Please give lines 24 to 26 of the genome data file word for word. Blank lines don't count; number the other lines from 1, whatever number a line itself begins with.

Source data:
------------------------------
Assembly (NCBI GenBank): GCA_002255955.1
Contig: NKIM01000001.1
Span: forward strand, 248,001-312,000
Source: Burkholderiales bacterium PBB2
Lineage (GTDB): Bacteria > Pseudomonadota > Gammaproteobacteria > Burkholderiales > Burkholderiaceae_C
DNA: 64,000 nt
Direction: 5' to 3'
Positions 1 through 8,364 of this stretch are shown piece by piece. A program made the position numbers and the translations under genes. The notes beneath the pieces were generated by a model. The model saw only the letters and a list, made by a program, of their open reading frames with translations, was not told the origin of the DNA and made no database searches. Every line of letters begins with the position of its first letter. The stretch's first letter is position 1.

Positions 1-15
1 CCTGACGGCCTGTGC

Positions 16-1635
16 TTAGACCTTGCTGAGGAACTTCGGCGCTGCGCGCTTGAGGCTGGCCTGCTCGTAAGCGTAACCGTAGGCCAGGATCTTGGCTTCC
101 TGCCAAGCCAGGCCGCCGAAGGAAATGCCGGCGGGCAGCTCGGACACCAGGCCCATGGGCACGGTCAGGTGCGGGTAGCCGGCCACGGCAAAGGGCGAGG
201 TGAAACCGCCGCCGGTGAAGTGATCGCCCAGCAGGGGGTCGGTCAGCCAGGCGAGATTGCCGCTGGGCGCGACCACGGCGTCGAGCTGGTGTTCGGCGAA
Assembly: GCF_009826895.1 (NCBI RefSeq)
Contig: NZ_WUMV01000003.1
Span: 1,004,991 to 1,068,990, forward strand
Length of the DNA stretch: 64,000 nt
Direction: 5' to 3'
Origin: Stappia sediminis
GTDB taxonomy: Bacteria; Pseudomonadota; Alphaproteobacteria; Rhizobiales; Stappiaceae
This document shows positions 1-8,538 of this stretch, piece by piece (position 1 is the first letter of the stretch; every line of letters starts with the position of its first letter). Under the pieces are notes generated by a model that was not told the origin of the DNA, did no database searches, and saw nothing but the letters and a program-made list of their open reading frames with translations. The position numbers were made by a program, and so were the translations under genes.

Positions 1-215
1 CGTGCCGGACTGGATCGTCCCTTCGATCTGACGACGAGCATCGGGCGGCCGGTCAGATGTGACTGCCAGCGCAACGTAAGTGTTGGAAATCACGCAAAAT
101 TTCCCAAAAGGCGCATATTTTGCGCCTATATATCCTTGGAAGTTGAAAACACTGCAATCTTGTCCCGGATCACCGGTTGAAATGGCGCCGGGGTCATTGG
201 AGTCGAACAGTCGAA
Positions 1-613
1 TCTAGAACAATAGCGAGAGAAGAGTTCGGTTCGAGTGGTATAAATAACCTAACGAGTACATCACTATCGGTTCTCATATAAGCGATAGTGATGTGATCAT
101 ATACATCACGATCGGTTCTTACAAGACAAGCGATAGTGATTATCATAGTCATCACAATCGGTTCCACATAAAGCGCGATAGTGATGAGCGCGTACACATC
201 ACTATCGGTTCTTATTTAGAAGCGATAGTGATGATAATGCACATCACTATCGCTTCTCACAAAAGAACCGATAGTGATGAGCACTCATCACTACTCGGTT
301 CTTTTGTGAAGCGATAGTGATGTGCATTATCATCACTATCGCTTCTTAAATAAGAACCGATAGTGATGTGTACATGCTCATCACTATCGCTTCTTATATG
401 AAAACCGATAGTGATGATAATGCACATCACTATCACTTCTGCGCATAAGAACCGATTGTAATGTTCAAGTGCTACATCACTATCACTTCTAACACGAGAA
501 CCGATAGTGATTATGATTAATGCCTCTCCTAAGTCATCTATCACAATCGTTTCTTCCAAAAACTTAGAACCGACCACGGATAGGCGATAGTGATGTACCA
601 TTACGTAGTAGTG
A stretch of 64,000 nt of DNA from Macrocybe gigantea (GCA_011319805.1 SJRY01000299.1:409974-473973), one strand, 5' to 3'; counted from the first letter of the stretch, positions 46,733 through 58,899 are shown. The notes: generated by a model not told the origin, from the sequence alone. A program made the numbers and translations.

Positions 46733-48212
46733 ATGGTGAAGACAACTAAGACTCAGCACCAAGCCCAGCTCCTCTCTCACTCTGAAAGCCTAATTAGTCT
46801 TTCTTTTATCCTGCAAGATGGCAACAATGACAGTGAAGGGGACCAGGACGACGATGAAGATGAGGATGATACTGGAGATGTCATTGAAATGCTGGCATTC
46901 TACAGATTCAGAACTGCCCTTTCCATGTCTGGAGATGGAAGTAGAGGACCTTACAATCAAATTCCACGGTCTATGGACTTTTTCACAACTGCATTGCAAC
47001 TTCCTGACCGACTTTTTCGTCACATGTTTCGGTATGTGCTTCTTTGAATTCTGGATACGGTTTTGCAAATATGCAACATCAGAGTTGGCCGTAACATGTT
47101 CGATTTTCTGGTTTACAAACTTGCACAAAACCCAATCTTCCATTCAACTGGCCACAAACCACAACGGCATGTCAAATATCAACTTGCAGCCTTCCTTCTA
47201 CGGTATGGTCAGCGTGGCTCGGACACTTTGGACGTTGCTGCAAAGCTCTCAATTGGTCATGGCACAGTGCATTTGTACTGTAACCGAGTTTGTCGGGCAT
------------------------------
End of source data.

1 CGTGCCGGACTGGATCGTCCCTTCGATCTGACGACGAGCATCGGGCGGCCGGTCAGATGTGACTGCCAGCGCAACGTAAGTGTTGGAAATCACGCAAAAT
101 TTCCCAAAAGGCGCATATTTTGCGCCTATATATCCTTGGAAGTTGAAAACACTGCAATCTTGTCCCGGATCACCGGTTGAAATGGCGCCGGGGTCATTGG
201 AGTCGAACAGTCGAA